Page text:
In this pilot course we aim at addressing these success factors by 1) planning, implementing and developing the course in a cross sectoral Nordic network in that we have also thought about how to continue with the course after the pilot year. The participants have a regional and/or national network that they work with during the course. In the first session the participants were also divided into five groups, that hade similar interests or/and projects. 2) The target group is adult educators that see a potential in involving new groups at their institution by studying sustainability aspects. 3) The aim is to develop sustainable new structures and practices at the institutions the participants are working at. 4) The practical projects are based on new needs that the employee of the participants has identified. 5) Both the course and the work of the participants are evaluated during the course and in the end. The evaluation is based on action research because this is an experiment: the only way to study this is to make it happen. 6) The participants learn together from each other by having different projects that they work on. 7) The education is based on the participants’ needs, which means that they can themselves choose the literature that they are reading and the project they are working on. 8) Through the practical projects the institutions that the participants are working at can find new roles (see Figure 1).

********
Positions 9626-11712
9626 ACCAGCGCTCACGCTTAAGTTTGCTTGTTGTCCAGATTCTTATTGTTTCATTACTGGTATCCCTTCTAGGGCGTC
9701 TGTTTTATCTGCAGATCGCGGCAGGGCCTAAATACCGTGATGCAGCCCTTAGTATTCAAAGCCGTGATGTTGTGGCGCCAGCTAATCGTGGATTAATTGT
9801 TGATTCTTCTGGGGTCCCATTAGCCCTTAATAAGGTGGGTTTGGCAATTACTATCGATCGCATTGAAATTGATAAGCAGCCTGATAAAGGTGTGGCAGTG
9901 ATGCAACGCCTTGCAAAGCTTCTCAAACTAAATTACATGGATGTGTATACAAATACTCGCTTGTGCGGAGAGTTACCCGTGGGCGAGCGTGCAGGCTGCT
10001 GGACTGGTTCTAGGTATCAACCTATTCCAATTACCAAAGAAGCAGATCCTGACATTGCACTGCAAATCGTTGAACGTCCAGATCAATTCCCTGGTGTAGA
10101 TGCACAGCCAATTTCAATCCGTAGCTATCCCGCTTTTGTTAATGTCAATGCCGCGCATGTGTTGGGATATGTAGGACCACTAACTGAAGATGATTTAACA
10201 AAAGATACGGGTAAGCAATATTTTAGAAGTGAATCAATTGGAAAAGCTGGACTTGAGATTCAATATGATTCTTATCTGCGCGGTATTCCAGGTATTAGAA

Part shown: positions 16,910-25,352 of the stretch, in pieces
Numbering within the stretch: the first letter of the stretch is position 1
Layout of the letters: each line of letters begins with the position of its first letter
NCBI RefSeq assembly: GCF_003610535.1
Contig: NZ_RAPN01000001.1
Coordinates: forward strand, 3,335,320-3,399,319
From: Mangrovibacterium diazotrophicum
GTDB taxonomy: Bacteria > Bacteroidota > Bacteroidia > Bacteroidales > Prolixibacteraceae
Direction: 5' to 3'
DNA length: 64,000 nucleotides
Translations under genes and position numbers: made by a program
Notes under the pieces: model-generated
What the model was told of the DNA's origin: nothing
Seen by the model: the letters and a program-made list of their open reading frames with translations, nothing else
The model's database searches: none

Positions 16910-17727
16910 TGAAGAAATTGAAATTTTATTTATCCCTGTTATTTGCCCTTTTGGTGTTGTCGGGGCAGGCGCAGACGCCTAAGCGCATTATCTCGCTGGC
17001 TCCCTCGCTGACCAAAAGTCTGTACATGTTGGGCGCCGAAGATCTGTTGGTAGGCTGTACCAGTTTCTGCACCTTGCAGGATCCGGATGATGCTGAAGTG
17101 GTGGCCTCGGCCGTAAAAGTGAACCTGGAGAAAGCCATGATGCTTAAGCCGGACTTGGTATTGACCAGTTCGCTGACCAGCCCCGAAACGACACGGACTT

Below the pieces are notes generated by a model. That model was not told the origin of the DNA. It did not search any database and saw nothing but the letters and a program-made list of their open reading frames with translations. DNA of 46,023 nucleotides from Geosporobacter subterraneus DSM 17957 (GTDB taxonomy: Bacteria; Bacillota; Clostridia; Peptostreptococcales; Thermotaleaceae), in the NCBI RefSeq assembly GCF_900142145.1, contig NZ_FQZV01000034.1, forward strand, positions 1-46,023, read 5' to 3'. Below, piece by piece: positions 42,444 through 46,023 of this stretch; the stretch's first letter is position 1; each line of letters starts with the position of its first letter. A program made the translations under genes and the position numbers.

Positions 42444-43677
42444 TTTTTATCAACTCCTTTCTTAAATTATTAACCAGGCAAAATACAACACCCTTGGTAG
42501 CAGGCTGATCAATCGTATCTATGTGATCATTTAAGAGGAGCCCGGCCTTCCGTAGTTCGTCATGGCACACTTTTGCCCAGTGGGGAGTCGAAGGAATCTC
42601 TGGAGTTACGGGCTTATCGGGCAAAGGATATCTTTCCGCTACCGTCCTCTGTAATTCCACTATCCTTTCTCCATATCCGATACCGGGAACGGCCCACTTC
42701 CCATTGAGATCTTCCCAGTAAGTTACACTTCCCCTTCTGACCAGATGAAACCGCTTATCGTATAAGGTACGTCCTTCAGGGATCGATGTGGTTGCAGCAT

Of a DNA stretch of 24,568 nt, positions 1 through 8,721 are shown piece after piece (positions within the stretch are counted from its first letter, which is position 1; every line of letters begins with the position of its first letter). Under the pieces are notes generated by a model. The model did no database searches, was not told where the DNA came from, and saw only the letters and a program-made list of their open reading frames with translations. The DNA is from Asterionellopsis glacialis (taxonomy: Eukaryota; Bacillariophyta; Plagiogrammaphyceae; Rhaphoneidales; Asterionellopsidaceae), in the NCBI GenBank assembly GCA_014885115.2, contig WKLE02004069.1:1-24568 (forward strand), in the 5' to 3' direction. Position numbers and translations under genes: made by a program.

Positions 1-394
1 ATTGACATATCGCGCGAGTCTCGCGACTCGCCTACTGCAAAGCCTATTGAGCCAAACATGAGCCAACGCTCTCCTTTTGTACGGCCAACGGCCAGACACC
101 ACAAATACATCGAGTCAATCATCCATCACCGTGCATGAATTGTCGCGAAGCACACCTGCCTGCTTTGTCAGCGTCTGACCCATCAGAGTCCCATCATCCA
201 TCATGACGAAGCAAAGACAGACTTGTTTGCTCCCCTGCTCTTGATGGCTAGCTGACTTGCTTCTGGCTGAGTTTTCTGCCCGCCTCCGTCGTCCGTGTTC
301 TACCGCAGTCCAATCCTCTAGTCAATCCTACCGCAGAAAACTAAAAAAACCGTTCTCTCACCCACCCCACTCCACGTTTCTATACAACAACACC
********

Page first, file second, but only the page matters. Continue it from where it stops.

The pilot course has been presented at three international conferences during 2014. At NERA (Nordic Educational Research Association) 42nd Congress that focused on Education for Sustainable Development, the EU-Russia adult and continuing education conference in the area of sustainable development and the Nordic conference Bridges for Lifelong Learning.
There are possibilities for transferring this educational model to other contexts. At one of the conferences a participant from Russia showed interest in the pilot: further cooperation has already started. Another participant was interested in cooperation around exporting the model to China. Since enhancing education for sustainable development and quality assurance demands are alike in the Nordic countries and China (Holm, 2014), it will be something that the network will look into. There are challenges for transferring the model into other cultures: the planning and development work must be done in a network that involves experts from that region.
We argue that learning geared towards theoretical knowledge combined with practical action is a way to educate for sustainable development. Bridges ought to be built between formal education institutions, local administrations and civil society organizations in a transdisciplinary fashion, assisting both formal and informal learning arenas to learn from the inspiring local examples.
The added value of this multinational course compared to a national one is that the participants will work across cultures, and will benefit from practical and pedagogical examples the from different regions. The course is also an important part of the Nordic sustainable development strategy.